A study by the Society of Actuaries estimates that the new federal health care law will raise medical claims costs in Arkansas by 40.9 percent.
Medical claims costs are the main driver of health insurance premiums. The study estimates that President Barack Obama's Affordable Care Act will raise claims costs nationally by an average of 32 percent per person in the individual health insurance market by 2017. That's partly due to sicker people joining the pool.
The study assumes every state will expand its Medicaid program.
Reports of neglect and inadequate care have advocacy groups deeply concerned for the safety of residents at the Fayetteville Veterans Home.
The state already considers ailing veterans at the facility to be in “immediate jeopardy” and has submitted findings to the federal Centers for Medicare and Medicaid Services, which could lead to fines and loss of funding.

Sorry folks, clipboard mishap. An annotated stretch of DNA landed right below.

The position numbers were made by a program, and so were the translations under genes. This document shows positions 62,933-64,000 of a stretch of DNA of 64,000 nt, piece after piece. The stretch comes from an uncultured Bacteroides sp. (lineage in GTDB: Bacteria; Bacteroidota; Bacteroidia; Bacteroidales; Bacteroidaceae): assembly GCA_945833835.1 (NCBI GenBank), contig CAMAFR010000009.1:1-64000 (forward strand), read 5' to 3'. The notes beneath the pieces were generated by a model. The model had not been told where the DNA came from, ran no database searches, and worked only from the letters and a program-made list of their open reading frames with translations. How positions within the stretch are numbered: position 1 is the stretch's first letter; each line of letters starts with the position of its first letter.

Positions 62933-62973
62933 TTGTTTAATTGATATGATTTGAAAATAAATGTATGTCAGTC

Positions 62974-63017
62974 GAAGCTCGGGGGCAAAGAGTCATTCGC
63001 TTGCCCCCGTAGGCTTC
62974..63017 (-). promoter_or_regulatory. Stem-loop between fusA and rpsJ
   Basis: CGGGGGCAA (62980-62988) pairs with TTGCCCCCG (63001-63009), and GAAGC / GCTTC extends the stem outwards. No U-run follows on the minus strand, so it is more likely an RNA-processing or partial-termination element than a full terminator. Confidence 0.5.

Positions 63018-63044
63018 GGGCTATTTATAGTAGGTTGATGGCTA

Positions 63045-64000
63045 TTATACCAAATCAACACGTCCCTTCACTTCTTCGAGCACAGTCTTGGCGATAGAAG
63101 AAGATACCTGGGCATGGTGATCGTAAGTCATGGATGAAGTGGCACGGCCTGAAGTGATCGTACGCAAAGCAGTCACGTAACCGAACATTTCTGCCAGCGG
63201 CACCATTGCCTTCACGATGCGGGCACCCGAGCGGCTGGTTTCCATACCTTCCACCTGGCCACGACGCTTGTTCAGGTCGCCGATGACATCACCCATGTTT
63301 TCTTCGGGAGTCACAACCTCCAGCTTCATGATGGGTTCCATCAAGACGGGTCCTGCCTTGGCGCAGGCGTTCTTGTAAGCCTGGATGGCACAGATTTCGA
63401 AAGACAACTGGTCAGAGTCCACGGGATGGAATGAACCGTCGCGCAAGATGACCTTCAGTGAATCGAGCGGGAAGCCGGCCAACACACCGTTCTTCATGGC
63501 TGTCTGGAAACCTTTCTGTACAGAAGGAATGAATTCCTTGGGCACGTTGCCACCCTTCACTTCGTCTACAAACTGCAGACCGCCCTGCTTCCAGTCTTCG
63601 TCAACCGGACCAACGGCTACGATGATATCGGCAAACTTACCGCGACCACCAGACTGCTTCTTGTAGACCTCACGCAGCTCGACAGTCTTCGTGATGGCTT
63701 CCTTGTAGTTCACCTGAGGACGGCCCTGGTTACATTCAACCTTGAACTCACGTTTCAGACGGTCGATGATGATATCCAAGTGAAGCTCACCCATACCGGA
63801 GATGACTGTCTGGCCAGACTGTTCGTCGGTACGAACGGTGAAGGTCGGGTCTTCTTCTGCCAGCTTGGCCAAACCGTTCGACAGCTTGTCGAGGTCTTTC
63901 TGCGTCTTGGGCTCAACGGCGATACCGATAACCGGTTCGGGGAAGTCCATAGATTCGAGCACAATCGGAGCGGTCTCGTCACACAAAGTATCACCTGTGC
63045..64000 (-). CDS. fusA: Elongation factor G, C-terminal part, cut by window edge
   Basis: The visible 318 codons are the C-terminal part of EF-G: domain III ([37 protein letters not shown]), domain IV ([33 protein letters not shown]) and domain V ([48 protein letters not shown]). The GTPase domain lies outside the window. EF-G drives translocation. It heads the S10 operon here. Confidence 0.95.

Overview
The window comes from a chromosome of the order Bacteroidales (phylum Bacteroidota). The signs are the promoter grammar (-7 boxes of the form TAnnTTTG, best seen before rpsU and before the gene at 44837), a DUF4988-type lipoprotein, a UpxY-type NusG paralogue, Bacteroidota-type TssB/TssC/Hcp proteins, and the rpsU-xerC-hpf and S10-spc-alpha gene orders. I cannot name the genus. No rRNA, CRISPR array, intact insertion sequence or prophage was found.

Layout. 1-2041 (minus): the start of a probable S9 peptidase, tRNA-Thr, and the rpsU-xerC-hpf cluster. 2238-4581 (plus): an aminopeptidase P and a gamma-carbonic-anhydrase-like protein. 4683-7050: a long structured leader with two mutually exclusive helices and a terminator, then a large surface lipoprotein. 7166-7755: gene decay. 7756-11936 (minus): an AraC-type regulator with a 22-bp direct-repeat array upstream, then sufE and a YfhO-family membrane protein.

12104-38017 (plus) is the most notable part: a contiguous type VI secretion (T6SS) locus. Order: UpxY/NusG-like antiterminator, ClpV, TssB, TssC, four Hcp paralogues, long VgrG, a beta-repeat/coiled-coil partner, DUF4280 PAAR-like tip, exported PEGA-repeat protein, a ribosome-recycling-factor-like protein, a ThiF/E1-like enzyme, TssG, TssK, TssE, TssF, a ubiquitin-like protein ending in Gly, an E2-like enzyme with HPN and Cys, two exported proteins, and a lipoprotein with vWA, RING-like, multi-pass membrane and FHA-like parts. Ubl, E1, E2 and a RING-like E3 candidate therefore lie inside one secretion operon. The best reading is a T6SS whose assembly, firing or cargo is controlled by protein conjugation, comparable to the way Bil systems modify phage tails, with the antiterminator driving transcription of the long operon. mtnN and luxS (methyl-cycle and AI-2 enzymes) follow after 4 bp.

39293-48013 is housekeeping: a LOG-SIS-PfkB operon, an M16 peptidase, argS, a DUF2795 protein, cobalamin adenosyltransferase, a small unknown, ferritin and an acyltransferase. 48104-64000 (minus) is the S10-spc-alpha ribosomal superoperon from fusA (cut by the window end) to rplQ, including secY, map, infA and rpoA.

As Arkansas lawmakers work toward a package of about $100 million in tax cuts, the House Revenue and Tax Committee approved an income tax cut Tuesday that state finance officials say would cost the state about $57 million a year.
Representative Charlie Collins, a Republican from Fayetteville, says Arkansas workers are at a disadvantage to those in surrounding states in regards to how much they pay on income taxes.
An Arkansas House committee is taking up a proposal to cut income taxes in Arkansas as legislative leaders say they're moving closer toward an agreement on a $100 million package of reductions.
The House Revenue and Taxation Committee on Tuesday is expected to consider Republican Rep. Charlie Collins' proposal to cut income taxes. Collins' proposal would cost the state about $57 million a year.